New teen drivers to see restrictions

MIAMI COUNTY — Anyone could be involved in a car accident regardless of age. However, teenagers have the highest odds of getting into an accident.

Ohio lawmakers have been battling the problem of inexperienced drivers getting into accidents and have passed a new law, which goes into effect July 1, and affects teen drivers who have had their license for less than a year.

For starters, teens will not be allowed to drive between midnight and 6 a.m. unless a parent or guardian is in the car with them. If they did need to drive alone during that time for school, work or church, they’d have to get written permission. Also, everyone in the car must wear their seatbelts.

Public Affairs Manager for AAA Miami Valley Cindy Antrican said the law focused on the experience of the driver rather than the age, which was an effective step in the right direction.

“Unfortunately, age doesn’t always mean someone is going to be a good driver,” she said. “Some teens have more experience driving and are safer drivers, while others who have not had their license for a year don’t have the same experience driving. This is about helping them.”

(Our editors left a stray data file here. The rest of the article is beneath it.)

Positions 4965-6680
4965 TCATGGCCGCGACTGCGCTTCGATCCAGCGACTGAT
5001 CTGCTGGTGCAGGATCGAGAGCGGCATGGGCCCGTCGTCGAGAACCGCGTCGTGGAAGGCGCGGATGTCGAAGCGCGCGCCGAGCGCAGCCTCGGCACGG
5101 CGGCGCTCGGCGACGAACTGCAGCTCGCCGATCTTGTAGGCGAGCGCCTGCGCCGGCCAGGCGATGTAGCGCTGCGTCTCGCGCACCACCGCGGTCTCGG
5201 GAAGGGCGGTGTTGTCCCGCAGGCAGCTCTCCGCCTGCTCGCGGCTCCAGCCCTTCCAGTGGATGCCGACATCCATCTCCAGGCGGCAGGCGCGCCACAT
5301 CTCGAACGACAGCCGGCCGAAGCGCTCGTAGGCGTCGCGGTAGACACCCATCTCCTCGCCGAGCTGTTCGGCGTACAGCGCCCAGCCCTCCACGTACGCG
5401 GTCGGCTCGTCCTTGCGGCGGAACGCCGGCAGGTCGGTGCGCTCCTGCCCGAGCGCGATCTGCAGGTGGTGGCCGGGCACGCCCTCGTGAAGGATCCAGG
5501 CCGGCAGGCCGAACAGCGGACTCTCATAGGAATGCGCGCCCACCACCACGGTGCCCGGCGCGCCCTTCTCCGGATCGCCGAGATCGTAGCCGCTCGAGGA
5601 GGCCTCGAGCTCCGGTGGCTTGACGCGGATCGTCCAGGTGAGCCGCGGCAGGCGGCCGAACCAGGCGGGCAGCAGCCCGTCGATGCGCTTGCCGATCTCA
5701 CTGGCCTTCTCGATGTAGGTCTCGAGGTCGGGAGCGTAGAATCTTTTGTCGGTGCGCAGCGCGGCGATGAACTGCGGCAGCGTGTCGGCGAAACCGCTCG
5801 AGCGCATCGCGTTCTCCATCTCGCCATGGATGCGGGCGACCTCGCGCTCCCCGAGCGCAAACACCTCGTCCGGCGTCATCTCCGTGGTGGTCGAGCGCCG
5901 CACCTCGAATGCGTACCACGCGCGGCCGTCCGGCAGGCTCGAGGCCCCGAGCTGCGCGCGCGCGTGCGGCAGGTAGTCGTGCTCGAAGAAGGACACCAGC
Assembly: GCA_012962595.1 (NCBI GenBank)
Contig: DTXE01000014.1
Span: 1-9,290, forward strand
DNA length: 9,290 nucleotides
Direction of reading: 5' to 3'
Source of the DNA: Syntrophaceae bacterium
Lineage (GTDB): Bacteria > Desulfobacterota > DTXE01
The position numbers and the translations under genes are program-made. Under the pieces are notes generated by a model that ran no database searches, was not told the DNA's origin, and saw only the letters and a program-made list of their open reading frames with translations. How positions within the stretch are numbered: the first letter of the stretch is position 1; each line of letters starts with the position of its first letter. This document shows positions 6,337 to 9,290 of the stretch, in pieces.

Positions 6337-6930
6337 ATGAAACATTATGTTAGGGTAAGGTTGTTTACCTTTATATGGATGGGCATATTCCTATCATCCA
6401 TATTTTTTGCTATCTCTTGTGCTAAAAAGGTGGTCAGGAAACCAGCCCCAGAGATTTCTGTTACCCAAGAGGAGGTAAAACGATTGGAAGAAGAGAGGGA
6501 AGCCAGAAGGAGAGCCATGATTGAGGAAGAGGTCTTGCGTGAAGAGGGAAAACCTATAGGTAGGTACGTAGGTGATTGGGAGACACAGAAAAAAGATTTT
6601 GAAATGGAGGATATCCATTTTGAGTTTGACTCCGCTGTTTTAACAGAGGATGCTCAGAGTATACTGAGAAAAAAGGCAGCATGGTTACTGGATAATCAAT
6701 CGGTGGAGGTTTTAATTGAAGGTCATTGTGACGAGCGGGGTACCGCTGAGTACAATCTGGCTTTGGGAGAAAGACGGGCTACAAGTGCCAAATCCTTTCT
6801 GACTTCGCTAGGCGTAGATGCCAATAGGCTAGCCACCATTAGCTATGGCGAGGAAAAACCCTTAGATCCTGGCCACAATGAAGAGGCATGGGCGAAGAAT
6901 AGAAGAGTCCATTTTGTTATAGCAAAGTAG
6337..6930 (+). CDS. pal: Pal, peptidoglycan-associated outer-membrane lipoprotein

Statistically, teens are more likely to be involved in fatal crashes when school is out, between May and September.

“Our research has found that after 9 p.m., the likelihood of teens getting involved in crashes increases significantly,” she said. “AAA is pleased with the law and we think it will do a lot of good to help inexperienced drivers and keep them safe.”

“The driving privileges kind of expand the more experienced the driver is,” Piqua Police Chief Bruce Jamison said. “This is tweaking the general idea of making things safer for younger drivers.”

“It is for a safety purpose,” Sergeant David Robison of the Piqua Post of the Ohio State Highway Patrol said while also going over these updates in the Graduated Driver License program.

There can also be only one non-family member in a vehicle with a teen driver who has had his or her license for less than a year. The exception is if the driver’s parent or guardian is in the vehicle as well. In which case, the parent or guardian must be riding in the front passenger seat.

Law makers and law enforcement agents hope that these changes will help new drivers gain experience driving in a setting besides that of a car full of other teens and young adults.

“We know that the more kids they get in a car, the less safe they end up driving,” Jamison said.

“I think what will help them get more experience will be driving with their parents,” Robison said in addition to driving lessons or courses.